Finally: CDC changes guidance to say (most) students can safely sit three feet apart instead of six

It only took ’em a year to tweak the six-foot recommendation, which is based on no hard science and contradicts the WHO’s conclusion that three feet of spacing is sufficient. And yet that guidance was used by school districts across the country to justify limiting classroom instruction, doing developmental damage to hundreds of thousands of kids. If not for the political pressure generated by the recent study out of Massachusetts confirming that there was no meaningful difference in risk to students at three feet instead of six feet, the CDC might still be hesitating on loosening their recommendation.

I’d love to know how long the CDC has been debating this rule change behind the scenes before finally finding the nerve to pull the trigger. Weeks? Months? Fauci all but guaranteed last weekend that the guidance would change soon. Like I said a few days ago, bureaucratically things often seem to happen during the pandemic before they officially happen. It was clear that the guidance would be updated to greenlight three feet of spacing at some point but that was going to happen on the CDC’s schedule, not on the schedule of kids whose education urgently needs to resume.

Anyway. This is big news, as it’ll make things less comfortable for another underperforming, famously sclerotic bureaucracy. America’s public-school system and its employees now have one less excuse for limiting in-class instruction. Tighter spacing means more kids should be allowed in class, at least in communities where the virus isn’t raging.

The CDC said Friday that most of the school-based infections have been between adults, or between students and staff. Therefore, it recommends six feet of distance between students and their teachers and among teachers and staff. But the CDC said the rules can be relaxed for student-to-student interactions.

For elementary schools, it said, three feet of distance among students is sufficient no matter what the infection rates are in the surrounding community. Young children are much less likely to have severe cases of covid-19, and some research suggests they spread the coronavirus less efficiently than adolescents and teens.

The recommendations are more complex for middle and high schools and depend on which of four levels of community transmission are present in the surrounding area. At the three lowest levels, the CDC says three feet of distance is sufficient for all schools. But at the highest tier, the agency recommends six feet—meaning schools would likely have to rotate students in a hybrid system.

Our friends at the teachers unions are naturally indignant at being asked to do their jobs. “We need to make sure that before we do any changing or easing up of the mitigation strategies that we are making sure we have evidence from those diverse populations,” said the head of the NEA to WaPo about urban schools, where there’s less classroom space. Randi Weingarten, the president of the AFT, is also opposed:

It’ll never be enough. CDC reassurances of safety, vaccine prioritization for teachers — nothing’s going to get them back to class until the risk is zero. You either go the DeSantis route and start playing hardball or resign yourself to the fact that kids will be back in class when the unions say so and not a moment before. Last summer Florida’s education commissioner told schools to reopen five days a week or risk losing funding; the unions sued over that policy and lost, and so classroom instructed recommenced. Result: No superspreader events in the past seven months and more than 80 percent of Florida students back to class full-time.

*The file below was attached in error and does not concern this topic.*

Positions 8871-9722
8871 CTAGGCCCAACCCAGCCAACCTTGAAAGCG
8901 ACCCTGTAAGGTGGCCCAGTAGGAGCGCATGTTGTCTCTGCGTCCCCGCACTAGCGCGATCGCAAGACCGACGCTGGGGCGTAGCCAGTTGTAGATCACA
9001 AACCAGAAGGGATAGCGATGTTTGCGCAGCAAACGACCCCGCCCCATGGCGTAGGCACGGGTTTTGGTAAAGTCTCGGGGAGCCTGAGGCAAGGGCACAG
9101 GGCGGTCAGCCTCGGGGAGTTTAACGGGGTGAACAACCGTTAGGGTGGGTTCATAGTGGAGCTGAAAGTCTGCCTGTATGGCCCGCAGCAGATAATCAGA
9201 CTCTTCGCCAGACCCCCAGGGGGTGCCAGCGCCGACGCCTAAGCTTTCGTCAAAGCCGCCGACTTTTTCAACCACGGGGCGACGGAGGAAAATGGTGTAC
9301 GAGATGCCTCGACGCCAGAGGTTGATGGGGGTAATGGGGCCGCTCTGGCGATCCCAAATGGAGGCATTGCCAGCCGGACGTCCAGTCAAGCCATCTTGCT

Another likely component in the CDC’s decision today was the grim results of a new study it conducted to see what sort of effect the pandemic’s had on kids and their harried parents as they try to manage months without school:

Parents whose children attended either virtual or remote learning were more likely to report that they noticed worsening mental and emotional health (24.9 percent for remote parents, 15.9 for in-person parents)…

The new study also described how the pandemic has increased parental responsibility and stress, with many parents — mothers in particular — having to now juggle work and schooling. Indeed, the parents of students in remote educational arrangements were more likely to say that they were worried about losing their jobs (26.6 percent to 15.2 percent) or figuring out the ever-shifting puzzle that is pandemic childcare (13.5 percent to 6.8 percent) than were parents with in-person children.

And whereas only 38 percent of parents with students back in the classroom said they experienced high or moderate emotional distress, that share jumped to 54 percent for parents with children learning from home.

Kids learning from home are moving less too, which increases the risk of obesity and reduces opportunities for the mental-health benefits of exercise and socializing. The CDC may have finally, belatedly reached the conclusion that virtually all conservatives and even some liberals have arrived at, which is that the minor risks of infection inside schools don’t remotely justify the manifold human costs required to keep them closed.

We’ll see if this leads Biden to be a little more forceful with the unions about getting back to work. I’m not optimistic. Here’s Scott Gottlieb this morning wondering why the CDC is still farting around with “how many angels can dance on the head of a pin” debates involving minutiae about school operations when it should be focused on the spread of variants in the United States instead.